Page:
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Tuesday, June 9, 2009

Praise for the Obama Administration

We've been pretty hard on the Obama Administration's financial priorities this spring. Here's why:

So we're happy to heap praise on the Administration for its push to restore sane budget principles on Congress, as reported in the Washington Post:

Obama has said since taking office that he would support a push to enact budget rules similar to those that were in effect during the Clinton administration, when big deficits were briefly transformed into surpluses. Obama plans to make good on that promise by proposing his own set of pay-as-you-go initiatives, known as PAYGO, according to congressional sources.

If approved by Congress, the rules would forbid lawmakers from expanding entitlement programs such as Medicare and Social Security, creating new entitlement programs or cutting taxes unless the cost is covered by spending cuts or tax increases. If lawmakers fail to pay for their initiatives, Obama's rules would subject entitlement programs to automatic cuts, said sources who spoke on condition of anonymity because the plan has yet to be announced.

Deficit hawks applauded the move, saying the automatic trigger, known as sequestration, would mark a return to more serious budget restraint.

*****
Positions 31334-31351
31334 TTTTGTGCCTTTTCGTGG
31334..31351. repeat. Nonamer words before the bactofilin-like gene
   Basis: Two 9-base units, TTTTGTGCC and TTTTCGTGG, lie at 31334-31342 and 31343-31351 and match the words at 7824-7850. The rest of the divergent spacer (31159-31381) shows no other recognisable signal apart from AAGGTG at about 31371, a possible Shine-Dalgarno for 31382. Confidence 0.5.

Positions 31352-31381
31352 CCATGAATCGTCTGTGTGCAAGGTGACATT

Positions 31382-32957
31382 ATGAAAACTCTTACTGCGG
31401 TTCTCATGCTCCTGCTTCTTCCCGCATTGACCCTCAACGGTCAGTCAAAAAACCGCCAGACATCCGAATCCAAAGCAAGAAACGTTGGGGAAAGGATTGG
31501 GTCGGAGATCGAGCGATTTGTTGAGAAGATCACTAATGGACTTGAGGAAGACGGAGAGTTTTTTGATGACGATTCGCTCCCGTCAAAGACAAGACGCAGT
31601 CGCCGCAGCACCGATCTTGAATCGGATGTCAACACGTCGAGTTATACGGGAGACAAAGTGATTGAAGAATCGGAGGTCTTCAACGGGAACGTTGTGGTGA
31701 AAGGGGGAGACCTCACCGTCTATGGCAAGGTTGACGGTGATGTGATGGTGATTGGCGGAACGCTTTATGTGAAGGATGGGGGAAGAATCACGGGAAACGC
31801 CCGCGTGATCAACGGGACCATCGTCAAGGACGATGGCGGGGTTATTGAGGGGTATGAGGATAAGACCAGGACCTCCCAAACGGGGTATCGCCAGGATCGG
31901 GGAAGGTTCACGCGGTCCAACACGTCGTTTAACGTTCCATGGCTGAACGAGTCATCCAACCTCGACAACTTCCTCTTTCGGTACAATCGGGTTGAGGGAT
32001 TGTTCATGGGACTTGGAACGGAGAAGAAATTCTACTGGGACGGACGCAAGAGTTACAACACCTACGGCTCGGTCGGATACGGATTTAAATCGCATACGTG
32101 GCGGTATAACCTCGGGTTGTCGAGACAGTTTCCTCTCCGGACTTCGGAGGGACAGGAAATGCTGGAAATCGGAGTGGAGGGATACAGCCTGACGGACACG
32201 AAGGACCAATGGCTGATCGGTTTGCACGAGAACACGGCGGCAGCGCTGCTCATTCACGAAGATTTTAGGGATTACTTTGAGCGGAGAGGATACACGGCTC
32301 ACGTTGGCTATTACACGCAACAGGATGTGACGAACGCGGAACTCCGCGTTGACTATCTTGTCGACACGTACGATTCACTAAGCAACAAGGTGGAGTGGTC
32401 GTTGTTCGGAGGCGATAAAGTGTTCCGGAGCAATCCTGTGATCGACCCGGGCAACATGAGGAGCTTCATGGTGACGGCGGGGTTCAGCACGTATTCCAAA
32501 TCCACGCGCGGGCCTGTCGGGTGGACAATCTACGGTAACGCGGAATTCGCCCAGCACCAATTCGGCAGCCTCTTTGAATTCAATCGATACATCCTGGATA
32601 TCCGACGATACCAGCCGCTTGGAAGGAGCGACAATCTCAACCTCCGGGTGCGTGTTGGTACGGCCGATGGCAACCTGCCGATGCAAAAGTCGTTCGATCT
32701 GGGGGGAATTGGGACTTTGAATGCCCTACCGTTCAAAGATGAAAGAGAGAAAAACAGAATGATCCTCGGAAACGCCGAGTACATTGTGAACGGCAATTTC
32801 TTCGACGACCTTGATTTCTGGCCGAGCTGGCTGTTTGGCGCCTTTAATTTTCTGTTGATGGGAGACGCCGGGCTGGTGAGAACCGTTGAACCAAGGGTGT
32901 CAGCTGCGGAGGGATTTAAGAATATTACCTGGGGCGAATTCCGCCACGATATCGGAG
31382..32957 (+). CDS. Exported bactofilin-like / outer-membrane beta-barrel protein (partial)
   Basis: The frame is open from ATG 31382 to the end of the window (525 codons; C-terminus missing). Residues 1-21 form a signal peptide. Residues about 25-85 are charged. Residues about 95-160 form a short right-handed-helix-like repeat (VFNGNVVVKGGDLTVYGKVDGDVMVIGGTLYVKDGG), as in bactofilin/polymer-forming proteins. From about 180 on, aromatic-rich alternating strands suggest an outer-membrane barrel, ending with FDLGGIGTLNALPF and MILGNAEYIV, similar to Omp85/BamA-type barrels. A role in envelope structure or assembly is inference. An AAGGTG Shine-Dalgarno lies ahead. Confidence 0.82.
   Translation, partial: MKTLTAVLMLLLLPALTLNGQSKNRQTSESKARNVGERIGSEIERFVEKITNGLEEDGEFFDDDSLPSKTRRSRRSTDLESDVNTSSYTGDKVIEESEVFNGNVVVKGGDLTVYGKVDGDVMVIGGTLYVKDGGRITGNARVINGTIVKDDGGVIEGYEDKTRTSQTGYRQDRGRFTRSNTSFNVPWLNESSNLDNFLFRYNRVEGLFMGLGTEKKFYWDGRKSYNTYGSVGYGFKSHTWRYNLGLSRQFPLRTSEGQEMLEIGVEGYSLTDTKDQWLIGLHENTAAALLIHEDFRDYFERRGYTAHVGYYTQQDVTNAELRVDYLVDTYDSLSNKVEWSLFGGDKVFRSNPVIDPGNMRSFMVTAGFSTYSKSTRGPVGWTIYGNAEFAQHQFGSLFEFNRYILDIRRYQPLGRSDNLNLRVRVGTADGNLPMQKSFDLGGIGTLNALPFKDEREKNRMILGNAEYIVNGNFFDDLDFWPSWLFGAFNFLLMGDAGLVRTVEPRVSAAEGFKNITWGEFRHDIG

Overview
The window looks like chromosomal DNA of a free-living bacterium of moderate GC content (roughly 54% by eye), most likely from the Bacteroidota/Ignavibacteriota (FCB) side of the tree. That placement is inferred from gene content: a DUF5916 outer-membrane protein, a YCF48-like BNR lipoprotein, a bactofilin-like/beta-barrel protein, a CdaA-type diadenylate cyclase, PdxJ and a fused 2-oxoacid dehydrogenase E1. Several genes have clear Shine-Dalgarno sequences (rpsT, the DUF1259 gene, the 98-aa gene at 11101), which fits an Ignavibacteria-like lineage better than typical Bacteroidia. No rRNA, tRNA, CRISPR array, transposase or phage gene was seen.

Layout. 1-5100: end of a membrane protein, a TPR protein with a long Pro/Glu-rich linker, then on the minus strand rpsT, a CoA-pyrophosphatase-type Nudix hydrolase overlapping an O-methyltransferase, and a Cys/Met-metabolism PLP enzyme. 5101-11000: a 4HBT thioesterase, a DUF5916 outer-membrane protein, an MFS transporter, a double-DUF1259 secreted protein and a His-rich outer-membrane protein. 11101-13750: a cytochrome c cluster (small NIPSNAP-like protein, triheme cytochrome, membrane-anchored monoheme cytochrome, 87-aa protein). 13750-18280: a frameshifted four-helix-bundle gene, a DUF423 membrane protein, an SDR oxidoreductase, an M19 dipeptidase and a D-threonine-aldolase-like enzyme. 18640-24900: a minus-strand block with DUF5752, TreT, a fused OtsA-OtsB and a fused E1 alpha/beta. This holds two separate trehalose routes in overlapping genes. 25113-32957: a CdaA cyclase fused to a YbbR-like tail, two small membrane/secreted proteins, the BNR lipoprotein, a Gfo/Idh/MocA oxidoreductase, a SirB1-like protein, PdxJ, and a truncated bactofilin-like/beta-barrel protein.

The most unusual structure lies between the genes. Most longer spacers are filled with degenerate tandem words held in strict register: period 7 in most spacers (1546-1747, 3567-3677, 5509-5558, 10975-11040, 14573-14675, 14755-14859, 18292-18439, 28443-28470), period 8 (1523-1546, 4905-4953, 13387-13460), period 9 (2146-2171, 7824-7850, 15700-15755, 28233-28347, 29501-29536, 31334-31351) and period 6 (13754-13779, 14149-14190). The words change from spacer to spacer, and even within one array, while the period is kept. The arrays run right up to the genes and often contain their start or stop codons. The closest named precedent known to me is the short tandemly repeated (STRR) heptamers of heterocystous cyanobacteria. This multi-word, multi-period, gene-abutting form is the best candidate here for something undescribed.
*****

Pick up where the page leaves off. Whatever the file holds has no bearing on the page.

Of course, it's easier to ask Congress to limit its own spend-thrift ways than to submit smaller budget requests or veto the bloated appropriations bills, but restoring PAYGO would be a great idea.

It's also important that changes in taxes and spending be treated equally. Under current rules, every dollar of new spending is treated as permanent. So if Congress finds one-time revenues for new spending, they can keep spending that money forever without repercussions under PAYGO. But tax cuts, such as the elimination of the Death Tax and relief under the Alternative Minimum Tax, can often only be put in place for ten years. Efforts to keep these tax rates down are treated as new tax cuts, and not an extension of the status quo. It's called the Baseline and its mind-numbingly dull, but very important to how the budget is scored.

The Post reports that President Obama wants to score the lower tax rates as part of the baseline, which makes sense. Let's hope Congress is willing to force itself to live within its means.

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